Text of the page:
I went on Channel 4 News last night to talk about the future of tech companies in a post-Brexit Britain. The premise of the piece was that Brexit was bad for our tech companies and that as a result they were all more than likely to up sticks and move to Berlin – leaving what is now London’s Silicon Roundabout to return to being the Old Street wasteland it was when MoneyWeek’s cheap offices were located there a decade ago.
My job on the news was to have a go at explaining why this might not happen. But the question should, of course have been the other way around. Not why on earth would it not happen, but why on earth would it happen?
Let’s think about why tech firms came to the UK in the first place. Most will tell you that it is about language (if you have lots of different nationalities working for you, you need a common language that works for the most possible people); the services infrastructure (legal and financial); the clustering effect (its great to be with other businesses similar to yours – this is a legacy of UK success); the light touch regulation (the UK has been very supportive of fintech, for example, and the SEIS and tax credits for R&D schemes are popular); the ease of hiring and firing; the friendly tax environment; and of course the access to high-quality international employees.
Brexit doesn’t change any of these things. The only one that it could change is the last (access to a wide range of quality employees). But even the most intense of immigration control advocates never mentioned barring high quality employees from entering the UK – and of course there is already a system in place for hiring foreign workers via the Tech City Initiative.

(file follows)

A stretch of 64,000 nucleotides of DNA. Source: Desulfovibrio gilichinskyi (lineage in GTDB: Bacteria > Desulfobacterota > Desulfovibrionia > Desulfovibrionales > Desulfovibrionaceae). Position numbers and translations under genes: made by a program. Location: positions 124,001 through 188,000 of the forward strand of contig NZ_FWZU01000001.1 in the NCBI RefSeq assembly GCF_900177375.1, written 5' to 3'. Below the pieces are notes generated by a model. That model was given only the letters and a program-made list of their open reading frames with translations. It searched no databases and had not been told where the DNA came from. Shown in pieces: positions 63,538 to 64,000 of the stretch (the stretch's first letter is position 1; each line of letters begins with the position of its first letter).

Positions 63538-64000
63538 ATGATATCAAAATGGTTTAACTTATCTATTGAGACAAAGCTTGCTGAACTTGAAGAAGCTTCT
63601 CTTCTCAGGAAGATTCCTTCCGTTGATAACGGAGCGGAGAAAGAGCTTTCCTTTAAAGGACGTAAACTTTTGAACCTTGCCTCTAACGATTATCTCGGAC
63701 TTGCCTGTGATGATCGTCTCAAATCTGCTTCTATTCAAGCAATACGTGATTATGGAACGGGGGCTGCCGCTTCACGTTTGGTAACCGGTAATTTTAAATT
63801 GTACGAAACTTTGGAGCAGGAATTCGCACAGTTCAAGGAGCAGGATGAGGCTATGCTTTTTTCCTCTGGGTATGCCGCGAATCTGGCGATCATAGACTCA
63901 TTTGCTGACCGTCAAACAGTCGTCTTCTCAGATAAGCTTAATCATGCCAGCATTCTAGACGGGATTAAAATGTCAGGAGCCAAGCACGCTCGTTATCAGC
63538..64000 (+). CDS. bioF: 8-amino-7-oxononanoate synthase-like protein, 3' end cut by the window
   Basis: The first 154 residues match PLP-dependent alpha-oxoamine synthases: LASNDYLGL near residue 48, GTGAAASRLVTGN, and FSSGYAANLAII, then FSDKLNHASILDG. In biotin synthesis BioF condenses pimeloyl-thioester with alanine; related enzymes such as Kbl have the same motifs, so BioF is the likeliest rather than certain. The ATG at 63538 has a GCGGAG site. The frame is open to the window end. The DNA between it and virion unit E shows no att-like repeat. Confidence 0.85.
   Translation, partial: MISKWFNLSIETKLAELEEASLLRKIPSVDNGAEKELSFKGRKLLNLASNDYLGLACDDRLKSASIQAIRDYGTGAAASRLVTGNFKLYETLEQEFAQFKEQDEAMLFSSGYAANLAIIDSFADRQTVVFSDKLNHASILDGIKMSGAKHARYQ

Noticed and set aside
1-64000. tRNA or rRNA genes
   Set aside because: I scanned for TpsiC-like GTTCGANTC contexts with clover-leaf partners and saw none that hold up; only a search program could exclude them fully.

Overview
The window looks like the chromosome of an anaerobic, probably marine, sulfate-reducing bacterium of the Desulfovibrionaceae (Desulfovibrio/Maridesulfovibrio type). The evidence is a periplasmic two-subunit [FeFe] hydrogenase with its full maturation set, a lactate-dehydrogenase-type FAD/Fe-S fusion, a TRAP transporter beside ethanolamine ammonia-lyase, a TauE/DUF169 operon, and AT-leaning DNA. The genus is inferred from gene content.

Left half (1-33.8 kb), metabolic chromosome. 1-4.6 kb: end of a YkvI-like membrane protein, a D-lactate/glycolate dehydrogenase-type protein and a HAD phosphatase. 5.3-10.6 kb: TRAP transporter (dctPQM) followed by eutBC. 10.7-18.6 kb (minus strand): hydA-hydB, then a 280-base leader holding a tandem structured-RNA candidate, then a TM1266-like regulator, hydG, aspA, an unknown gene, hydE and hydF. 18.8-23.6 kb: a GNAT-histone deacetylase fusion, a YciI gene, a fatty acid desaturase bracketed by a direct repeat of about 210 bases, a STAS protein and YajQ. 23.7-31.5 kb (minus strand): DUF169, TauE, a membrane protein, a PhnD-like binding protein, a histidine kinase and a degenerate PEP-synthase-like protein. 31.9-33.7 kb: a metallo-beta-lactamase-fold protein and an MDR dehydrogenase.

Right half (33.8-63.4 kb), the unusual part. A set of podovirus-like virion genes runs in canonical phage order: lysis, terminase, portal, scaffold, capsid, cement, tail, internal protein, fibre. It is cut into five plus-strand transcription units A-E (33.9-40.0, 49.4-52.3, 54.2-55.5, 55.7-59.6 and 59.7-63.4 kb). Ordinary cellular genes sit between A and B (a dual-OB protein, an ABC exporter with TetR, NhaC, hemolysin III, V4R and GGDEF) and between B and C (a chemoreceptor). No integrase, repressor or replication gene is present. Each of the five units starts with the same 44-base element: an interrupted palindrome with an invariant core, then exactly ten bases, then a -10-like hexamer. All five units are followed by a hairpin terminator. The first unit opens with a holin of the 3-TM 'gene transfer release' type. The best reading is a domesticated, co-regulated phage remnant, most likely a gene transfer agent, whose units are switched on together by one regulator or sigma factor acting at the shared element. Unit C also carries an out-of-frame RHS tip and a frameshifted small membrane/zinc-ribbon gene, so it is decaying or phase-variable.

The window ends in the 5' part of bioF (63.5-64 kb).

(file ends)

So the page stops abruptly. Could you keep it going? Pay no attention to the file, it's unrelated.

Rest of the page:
That’s not quite the same as fully free movement of labour. But we can put in place faster, better, wider systems that allow tech workers to come from the EU and the rest of the world if it turns out that free movement within the EU goes with Brexit.
Finally, it is worth noting that the UK’s tech firms won’t be leaving a single market in the same way as, say, our car manufacturers. While there are hopes that there will one day be a coherent digital single market in the EU, there isn’t one yet (there are 28 separate ones with 28 separate sets of contract law).
Some companies will start up in Berlin or Copenhagen rather than in the UK as those cities double their efforts to attract them, and some will be tempted to deal with any uncertainty they feel by moving (though as all small company owners will know, moving is an uncertain business in itself).
But given why most came in the first place, it is hard (once you have removed the emotional response to Brexit) to see why they would leave now.
PS If anything is going to destroy London’s tech industry it is much more likely to be house prices than Brexit. Take out international migrants, and 66,000 people in their 30s left London in 2015. “We are seeing a major migration of London’s housing wealth” says Lucian Cook of Savills.